Take the 2-minute tour ×
Stack Overflow is a question and answer site for professional and enthusiast programmers. It's 100% free, no registration required.

Can anyone help with this problem?

I have a test job, a downstream job and a join job. I only want the join job to run if the downstream job succeeds.

If the test job fails and the downstream job succeeds I still want to run the join job.

Anyone know of a plugin that can help here?

The join plugin is not good enough because I can configure it to run join job when test AND downstream succeed, or run join regardless of either jobs success/failure. But not run join job ONLY if downstream succeeds.

Why do I want to do it this way? I want to pipeline jobs together but only if a common "downstream" job succeeds. If it fails then I want the pipeline to "break".

Adding more info to original question: So I have a set of tests (Test.1, Test.2, Test.3). I can run them individually from Hudson, they run, produce a result and finish. I also want to be able to run them as part of a pipeline. Test.1 runs, finishes and then runs Test.2. etc So I have two separate ways that I can run Test.1. Individual or as part of a pipeline. To help out here I have made Test.1, Test.2 etc parameterized (true/false). By default the param is false. So when I run Test.1 by default (false) the test runs and finishes. When I run Test.1 with param True I would like it to run Test.2. This second bit I cant seem to do

Many thanks John

share|improve this question
    
Do all test have to run after each other? If not, just create a Test.all job which triggers all your test jobs. If the order of the test jobs is not important, than you can serialize them with a locks-and-latches plugin (this plugin has a bug, which means that even though the jobs seam to run in parallel, they are ectually executed after each other; check the issue database for more details) –  Peter Schuetze May 19 '10 at 16:45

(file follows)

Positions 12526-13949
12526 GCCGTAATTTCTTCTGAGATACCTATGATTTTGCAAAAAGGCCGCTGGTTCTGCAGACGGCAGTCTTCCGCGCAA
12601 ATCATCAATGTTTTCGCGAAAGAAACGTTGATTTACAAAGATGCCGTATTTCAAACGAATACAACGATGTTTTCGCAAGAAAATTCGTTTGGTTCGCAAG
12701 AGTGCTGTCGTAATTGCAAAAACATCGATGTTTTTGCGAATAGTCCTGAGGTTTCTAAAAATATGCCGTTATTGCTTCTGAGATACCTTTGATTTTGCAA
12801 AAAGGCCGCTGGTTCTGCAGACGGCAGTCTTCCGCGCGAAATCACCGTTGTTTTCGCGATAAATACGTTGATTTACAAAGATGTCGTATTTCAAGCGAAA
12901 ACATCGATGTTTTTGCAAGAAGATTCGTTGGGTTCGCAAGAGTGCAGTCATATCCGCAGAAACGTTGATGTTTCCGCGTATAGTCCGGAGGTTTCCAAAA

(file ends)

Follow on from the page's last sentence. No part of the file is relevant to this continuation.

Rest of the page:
Yes all the tests have to run sequentially, although the order in which they run is not important. If the locks-and-latches plugin can serialise access then a Test.All job would work fine. Thanks for the tip and the patience Peter. I'll let you know how I get on. –  johnoc May 20 '10 at 9:17
add comment

2 Answers

Similar to Gareth_bowles, I would just chain all jobs (no join) and use the Hudson Parameterized Trigger plugin to start a dependent job even if the current job failed. Only disadvantage is, that you don't have jobs running parallel.

On a second thought, you can use the Hudson Parameterized Trigger plugin to run a temporary job after the test job, regardless of the success of the test job. The temporary job will always succeed (because it actually does nothing else than to trigger the join job. This way your test job (from the view of the join job) will always succeed and only the downstream job determines if the join job runs.

Edit

After understanding what you really want to do, namely run Test.N independently or as part of a chain, I would go with my first suggestion. That means Test.N always Triggers the Downstream.N job, regardless whether Test.N was successful or failed. You need the Hudson Parameterized Trigger plugin And configure two triggers. The first one triggers The dependent job when the test job is successful or unstable and the second trigger also triggers the dependent job but only when the test job fails. Don't forget to pass your parameters on and you are done. Not very complicated.

share|improve this answer